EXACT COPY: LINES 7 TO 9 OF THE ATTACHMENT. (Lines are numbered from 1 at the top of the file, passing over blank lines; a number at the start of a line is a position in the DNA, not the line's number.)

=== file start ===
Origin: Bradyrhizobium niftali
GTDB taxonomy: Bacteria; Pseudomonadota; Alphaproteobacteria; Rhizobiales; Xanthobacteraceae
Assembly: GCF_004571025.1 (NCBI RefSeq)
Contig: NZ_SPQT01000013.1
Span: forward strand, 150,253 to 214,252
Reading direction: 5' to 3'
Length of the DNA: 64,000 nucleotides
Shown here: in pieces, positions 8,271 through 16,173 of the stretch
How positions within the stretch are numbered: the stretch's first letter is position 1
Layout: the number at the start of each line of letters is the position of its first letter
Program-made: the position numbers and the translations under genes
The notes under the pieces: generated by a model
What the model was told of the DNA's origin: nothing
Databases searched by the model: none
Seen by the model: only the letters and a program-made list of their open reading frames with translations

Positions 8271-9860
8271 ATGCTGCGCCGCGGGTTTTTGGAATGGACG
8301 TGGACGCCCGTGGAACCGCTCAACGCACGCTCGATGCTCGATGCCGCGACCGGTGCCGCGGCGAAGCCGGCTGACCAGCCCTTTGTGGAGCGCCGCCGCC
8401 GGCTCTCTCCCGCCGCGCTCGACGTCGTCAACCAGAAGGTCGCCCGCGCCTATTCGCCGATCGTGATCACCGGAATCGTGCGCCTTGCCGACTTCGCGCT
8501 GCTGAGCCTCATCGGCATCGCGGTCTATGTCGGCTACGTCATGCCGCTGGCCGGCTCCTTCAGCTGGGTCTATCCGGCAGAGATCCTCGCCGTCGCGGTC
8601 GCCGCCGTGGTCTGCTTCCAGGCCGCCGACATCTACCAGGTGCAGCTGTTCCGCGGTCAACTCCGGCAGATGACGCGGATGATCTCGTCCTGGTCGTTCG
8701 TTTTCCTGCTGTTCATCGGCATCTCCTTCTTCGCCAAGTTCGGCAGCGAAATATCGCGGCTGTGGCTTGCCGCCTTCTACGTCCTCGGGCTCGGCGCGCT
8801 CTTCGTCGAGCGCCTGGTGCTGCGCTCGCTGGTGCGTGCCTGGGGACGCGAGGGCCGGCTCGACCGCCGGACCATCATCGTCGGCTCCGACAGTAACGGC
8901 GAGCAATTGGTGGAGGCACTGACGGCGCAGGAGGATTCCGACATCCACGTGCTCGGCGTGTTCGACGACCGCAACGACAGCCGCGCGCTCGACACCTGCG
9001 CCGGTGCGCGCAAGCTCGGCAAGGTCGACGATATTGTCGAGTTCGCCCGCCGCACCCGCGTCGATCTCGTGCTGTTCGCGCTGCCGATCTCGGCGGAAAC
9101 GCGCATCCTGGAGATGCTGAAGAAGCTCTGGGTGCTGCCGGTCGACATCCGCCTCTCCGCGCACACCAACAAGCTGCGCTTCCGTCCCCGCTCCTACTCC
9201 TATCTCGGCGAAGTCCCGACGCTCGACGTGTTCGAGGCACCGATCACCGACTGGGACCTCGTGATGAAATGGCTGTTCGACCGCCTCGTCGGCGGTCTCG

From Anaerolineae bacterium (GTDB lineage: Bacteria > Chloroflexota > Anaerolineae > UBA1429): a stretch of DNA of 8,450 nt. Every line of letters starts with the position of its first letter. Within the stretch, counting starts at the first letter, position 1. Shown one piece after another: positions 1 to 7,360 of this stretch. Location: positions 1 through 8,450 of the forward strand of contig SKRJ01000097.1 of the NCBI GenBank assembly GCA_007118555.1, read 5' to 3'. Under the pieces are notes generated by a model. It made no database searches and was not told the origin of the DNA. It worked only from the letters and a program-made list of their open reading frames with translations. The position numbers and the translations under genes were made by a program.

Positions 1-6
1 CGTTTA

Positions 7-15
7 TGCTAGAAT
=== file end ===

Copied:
Length of the DNA: 64,000 nucleotides
Shown here: in pieces, positions 8,271 through 16,173 of the stretch
How positions within the stretch are numbered: the stretch's first letter is position 1